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Visual Character of a Religious Environment

There have been a lot of assumptions and accusations when it comes to the visual character of the Catholic environment stemming down from the ages of iconoclasts. Iconoclasts are those people who do not believe in paying respects to the statues of saints found in churches and some Catholic and Christian Orthodox homes as they consider this act blasphemous.

The reason the churches and homes carry these images in their altars is because according to the website Religious Art: Catholic Teaching down the Centuries, the council of Nicea agreed that “[T]he honor which is paid to the image passes on to that which the image represents, and he who reveres the image reveres in it the subject represented… ” Catholics make it clear that the religion does not teach the worship of paintings or statues. Instead, the kneeling, sign of the cross and other acts done in front of the statue is simply a respected marker or representative of the omnipresent supreme being and saints.

This is why, the General Instructions of the Roman Missal indicates, “images of the Lord, the Blessed Virgin Mary, and the Saints, in accordance with the Church’s most ancient tradition, should be displayed for veneration by the faithful in sacred buildings and should be arranged so as to usher the faithful toward the mysteries of faith celebrated there. For this reason, care should be taken that their number not be increased indiscriminately, and that they be arranged in proper order so as not to distract the faithful’s attention from the celebration itself.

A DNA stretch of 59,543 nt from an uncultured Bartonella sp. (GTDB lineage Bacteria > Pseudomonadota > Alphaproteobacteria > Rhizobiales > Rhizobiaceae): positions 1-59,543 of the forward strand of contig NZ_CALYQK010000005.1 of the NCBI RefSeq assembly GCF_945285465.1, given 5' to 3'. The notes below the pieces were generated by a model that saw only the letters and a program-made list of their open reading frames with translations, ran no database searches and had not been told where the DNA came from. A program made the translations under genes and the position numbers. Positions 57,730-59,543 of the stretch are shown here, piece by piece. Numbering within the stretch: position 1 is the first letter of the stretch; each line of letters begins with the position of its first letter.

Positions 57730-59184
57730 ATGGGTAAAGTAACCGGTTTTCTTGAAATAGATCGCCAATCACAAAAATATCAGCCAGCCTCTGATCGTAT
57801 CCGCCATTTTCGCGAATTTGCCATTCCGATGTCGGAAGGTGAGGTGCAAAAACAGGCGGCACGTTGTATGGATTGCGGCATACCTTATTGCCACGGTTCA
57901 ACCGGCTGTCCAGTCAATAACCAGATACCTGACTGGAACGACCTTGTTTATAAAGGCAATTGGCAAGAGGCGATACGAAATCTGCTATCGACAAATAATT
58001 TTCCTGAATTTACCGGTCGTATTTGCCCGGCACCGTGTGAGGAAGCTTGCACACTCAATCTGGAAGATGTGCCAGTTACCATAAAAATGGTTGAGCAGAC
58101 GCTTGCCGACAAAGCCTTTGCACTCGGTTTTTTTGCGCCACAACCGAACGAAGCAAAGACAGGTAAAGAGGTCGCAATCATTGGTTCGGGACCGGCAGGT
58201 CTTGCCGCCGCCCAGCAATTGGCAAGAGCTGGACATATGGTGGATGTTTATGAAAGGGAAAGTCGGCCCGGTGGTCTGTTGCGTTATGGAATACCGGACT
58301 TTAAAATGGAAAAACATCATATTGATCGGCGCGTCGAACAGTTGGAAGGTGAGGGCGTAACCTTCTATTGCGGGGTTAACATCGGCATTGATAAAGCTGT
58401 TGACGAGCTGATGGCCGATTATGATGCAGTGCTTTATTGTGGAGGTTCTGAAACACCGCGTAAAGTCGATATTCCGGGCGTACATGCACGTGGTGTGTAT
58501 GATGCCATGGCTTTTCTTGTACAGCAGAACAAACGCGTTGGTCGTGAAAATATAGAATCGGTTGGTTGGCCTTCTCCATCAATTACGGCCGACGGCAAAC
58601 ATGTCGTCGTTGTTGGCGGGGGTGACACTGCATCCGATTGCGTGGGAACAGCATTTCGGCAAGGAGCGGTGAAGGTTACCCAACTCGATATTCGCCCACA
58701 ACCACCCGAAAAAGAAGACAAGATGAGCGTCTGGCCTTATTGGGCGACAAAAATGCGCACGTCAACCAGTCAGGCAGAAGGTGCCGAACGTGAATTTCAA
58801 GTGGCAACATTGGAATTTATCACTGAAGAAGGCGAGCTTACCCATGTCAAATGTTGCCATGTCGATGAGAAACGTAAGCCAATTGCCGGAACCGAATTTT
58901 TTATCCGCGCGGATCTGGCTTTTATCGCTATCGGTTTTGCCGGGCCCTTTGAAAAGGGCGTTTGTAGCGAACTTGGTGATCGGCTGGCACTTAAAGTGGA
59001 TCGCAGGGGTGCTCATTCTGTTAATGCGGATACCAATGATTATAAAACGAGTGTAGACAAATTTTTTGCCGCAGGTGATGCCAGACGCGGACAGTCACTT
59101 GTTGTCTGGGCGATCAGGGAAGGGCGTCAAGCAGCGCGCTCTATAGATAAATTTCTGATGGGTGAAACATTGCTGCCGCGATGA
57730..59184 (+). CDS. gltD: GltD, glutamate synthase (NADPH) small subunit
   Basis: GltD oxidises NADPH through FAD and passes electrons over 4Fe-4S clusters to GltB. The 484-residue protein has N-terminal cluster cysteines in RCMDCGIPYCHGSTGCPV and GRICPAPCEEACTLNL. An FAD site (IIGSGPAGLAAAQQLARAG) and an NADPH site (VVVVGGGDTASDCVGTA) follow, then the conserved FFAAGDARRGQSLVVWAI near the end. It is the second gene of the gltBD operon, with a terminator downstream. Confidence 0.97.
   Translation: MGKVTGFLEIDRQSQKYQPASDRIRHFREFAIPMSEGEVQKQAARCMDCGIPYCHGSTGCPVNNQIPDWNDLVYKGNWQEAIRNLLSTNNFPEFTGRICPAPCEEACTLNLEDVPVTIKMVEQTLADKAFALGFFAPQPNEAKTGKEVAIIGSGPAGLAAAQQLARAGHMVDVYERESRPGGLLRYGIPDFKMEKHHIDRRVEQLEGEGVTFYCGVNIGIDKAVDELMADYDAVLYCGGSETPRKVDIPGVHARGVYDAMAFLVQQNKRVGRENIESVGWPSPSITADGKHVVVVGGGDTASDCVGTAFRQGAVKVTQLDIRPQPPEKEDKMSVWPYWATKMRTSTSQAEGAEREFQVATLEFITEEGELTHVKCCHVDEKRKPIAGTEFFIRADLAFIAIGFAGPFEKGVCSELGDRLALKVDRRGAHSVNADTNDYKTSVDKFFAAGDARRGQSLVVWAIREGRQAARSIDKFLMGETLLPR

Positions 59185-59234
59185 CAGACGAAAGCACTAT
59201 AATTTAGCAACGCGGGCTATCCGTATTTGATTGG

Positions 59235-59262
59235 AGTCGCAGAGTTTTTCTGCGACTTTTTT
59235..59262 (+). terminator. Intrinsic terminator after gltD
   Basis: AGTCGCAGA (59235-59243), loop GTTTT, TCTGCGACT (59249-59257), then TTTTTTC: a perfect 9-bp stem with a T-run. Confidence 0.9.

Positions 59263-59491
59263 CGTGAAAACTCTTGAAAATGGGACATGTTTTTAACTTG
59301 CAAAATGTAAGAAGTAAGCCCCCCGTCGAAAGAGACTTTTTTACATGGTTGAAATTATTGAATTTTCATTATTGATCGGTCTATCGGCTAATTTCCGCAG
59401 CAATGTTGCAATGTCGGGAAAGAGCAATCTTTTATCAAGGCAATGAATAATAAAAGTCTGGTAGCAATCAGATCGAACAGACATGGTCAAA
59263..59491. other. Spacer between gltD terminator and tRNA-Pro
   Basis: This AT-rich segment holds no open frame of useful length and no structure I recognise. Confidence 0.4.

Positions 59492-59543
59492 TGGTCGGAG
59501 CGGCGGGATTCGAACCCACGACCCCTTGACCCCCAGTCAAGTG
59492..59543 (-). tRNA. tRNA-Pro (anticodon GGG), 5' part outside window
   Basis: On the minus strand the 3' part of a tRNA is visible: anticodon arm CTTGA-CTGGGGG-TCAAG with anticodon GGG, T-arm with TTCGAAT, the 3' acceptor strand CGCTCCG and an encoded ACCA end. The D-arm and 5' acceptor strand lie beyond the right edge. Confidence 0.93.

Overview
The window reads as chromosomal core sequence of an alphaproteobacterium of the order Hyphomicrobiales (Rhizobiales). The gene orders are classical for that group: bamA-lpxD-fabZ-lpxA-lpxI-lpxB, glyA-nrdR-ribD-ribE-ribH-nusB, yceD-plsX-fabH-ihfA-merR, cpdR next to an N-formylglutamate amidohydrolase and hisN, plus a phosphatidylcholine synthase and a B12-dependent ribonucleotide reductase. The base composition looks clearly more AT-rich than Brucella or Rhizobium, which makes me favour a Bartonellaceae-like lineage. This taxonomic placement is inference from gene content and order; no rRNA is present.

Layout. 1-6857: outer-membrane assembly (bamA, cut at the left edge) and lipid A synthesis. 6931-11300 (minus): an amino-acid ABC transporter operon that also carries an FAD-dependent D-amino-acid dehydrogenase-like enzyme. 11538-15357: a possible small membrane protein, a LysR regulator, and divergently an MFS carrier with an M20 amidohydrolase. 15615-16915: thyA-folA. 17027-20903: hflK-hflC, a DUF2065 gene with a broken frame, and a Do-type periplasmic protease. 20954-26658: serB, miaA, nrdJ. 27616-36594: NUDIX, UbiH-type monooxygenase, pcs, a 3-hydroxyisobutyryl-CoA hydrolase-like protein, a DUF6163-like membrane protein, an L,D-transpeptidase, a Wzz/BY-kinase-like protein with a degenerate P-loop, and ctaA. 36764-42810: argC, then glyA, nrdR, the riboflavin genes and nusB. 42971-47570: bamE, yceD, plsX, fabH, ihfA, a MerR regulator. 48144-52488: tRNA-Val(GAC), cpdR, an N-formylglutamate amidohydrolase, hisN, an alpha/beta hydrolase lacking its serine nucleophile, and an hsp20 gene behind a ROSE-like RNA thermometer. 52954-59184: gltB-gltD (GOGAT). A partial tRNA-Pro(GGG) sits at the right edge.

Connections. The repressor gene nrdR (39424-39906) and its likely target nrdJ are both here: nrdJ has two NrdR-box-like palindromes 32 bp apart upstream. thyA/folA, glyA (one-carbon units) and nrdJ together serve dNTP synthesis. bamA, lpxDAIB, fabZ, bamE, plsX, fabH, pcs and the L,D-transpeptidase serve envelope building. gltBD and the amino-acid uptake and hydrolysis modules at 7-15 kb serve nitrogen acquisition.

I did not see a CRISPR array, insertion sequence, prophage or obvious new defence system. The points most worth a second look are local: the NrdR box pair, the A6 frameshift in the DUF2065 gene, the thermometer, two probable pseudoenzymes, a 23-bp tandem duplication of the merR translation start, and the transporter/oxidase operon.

There should usually be only one image of any given Saint. Generally speaking, in the ornamentation and arrangement of a church as far as images are concerned, provision should be made for the devotion of the entire community as well as for the beauty and dignity of the images. ” The same website also indicates that ” In order to communicate the message entrusted to her by Christ, the Church needs art. Art must make perceptible, and as far as possible attractive, the world of the spirit, of the invisible, of God.

It must therefore translate into meaningful terms that which is in itself ineffable. Art has a unique capacity to take one or other facet of the message and translate it into colours, shapes and sounds which nourish the intuition of those who look or listen. It does so without emptying the message itself of its transcendent value and its aura of mystery. “

Work Cited

Religious Art Catholic Teaching Down the Centuries. 1997. Rev. Roger J. Smith. Retrieved March 25, 2007 from http://landru. i-link-2. net/shnyves/Catholic_Tradition_art. html

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